Life— Travel n Tour

The desperate families still torn apart by Covid rules

(CNN) — When the European Union recently announced that vaccinated Americans will be allowed to enter the EU this summer, many US travelers celebrated, eager to dust off their passports for a long-awaited trip abroad.

But for many families in the EU separated from loved ones in non-EU countries — some for a year or longer — by those same border entry restrictions that will soon be lifted for some tourists, the news exacerbated feelings of outrage and isolation that have been building for many months.

“How do you even allow yourself as the government of a country or a union to decide that some people’s holiday plans are worth more than families being able to be brought back together?” said Alix Indigo Holmgaard — pictured above with her family — a Denmark citizen and mother of three who hasn’t seen her fiancé and stepdaughter in the UK since last year.

“I’ve been very supportive regarding restrictions, but my family has been torn apart.” Before the pandemic, Holmgaard, and her fiancé, a UK citizen and member of the British Army, would see each other almost every weekend. That “unconventional but very functional” relationship anchored their “international family,” she says.

“Denmark is where we have our house and our everyday family life,” she explained via text message while keeping an eye on her children. “It’s where we cook meals and tuck the kids in.”

But border closures and constantly shifting entry and quarantine restrictions over the last year have dashed that stability for Holmgaard’s family, as well as many others like hers who are spread across different countries and, sometimes, continents.

Increasingly, frustrated families are speaking out via movements such as Family Is Not Tourism. The initiative has gathered more than 20,900 signatures on its Change.org petition to lobby European Union governments to lift entry bans on third-country family members, saying such travel restrictions “[go] against the letter and spirit of EU legislation.” The petition was deemed admissible for preliminary investigation by the European Commission in February. But petition founder Kristina Henry-Machulskaya told CNN she has not received any status updates since then. Since March 2020, the European Union has recommended that individual countries, or member states, restrict non-essential travel by third-country nationals. A spokesperson from the European Parliament confirmed to CNN in an email. Member states are then responsible for implementing the recommendation’s content, the spokesperson said.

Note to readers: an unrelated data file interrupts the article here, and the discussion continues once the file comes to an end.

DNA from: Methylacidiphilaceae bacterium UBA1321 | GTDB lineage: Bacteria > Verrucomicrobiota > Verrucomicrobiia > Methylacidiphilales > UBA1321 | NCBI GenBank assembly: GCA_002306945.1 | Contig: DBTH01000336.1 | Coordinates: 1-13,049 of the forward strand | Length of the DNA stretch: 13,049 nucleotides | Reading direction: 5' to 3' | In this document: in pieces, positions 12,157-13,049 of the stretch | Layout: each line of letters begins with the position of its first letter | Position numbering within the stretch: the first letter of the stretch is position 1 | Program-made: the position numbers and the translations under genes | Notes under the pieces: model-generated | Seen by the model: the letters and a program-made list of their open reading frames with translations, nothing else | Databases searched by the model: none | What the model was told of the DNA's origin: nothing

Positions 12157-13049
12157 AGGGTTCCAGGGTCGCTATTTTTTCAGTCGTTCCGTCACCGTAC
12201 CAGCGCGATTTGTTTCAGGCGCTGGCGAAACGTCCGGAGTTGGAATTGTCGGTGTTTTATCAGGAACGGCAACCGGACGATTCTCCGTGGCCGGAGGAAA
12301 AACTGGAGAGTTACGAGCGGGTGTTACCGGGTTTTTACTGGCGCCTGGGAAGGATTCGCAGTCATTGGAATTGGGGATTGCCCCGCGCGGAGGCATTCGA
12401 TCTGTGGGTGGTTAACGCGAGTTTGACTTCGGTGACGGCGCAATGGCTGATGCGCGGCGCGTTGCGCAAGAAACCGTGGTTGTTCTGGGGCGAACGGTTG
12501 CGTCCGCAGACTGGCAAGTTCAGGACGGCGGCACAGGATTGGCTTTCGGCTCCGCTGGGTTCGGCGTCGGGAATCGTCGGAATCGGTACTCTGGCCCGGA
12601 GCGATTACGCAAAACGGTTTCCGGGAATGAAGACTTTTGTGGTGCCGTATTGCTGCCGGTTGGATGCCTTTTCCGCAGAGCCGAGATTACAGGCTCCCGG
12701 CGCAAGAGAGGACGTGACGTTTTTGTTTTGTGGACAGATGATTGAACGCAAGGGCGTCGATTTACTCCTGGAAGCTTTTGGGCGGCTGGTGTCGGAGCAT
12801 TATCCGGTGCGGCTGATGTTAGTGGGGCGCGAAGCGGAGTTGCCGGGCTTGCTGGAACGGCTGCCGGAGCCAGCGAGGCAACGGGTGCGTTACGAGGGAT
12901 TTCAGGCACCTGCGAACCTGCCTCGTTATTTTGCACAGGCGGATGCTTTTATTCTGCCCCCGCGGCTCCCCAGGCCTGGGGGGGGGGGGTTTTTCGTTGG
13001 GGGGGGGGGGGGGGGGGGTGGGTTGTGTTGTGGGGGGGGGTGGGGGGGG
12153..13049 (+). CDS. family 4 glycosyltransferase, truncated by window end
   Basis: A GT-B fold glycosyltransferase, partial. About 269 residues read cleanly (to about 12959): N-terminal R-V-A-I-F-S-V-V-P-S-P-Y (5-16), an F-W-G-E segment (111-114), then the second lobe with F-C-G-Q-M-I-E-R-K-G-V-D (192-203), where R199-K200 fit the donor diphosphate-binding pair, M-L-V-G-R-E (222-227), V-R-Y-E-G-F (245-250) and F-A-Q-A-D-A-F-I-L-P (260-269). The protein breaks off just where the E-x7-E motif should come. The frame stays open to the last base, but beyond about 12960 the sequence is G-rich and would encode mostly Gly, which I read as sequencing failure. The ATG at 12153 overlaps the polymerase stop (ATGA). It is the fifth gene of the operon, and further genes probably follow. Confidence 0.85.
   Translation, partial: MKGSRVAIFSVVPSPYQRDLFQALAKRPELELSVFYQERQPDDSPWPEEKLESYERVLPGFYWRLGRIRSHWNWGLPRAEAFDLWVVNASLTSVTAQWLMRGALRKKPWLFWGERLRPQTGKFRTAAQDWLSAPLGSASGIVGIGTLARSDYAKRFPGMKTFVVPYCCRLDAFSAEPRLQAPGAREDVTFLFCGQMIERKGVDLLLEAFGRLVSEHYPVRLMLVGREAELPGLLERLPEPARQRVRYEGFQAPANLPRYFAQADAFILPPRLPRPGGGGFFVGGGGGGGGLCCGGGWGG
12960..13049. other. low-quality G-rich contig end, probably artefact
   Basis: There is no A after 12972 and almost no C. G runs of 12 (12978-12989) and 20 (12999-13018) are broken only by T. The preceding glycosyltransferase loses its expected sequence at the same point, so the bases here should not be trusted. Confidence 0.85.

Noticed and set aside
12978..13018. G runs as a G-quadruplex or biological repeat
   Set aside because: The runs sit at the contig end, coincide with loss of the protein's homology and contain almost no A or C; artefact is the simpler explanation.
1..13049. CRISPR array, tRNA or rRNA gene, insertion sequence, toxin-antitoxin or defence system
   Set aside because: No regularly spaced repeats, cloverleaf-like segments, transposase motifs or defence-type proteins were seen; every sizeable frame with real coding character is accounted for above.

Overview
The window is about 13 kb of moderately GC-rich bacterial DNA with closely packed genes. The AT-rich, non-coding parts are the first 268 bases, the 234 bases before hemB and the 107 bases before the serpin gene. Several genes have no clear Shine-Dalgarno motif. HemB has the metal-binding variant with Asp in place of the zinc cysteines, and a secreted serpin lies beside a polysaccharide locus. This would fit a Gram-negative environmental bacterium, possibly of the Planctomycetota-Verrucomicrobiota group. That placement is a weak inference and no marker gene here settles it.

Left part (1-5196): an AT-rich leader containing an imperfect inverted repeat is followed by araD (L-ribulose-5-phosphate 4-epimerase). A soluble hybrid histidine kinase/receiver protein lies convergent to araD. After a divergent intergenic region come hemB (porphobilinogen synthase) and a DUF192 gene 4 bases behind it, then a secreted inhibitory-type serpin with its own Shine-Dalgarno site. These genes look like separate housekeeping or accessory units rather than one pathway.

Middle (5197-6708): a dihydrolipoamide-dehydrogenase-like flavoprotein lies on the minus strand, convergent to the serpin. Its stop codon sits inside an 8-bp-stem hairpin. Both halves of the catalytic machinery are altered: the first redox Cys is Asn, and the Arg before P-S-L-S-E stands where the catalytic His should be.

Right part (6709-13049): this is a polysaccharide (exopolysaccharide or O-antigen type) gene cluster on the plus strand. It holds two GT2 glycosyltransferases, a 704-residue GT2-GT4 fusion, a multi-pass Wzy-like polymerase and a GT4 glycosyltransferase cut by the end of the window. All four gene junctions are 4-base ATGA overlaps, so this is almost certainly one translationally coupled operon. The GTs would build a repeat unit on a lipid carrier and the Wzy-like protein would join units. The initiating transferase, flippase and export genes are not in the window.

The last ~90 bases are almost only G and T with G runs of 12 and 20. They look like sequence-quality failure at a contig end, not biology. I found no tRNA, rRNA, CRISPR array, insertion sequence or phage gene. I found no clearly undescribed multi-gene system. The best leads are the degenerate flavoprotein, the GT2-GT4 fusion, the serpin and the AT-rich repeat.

Gemma Broadhurst
Gemma Broadhurst is a 23-year-old computing student who enjoys extreme ironing, hockey and duck herding. She is kind and entertaining, but can also be very standoffish and a bit evil.She is an Australian Christian. She is currently at college. studying computing. She is allergic to milk. She has a severe phobia of chickens

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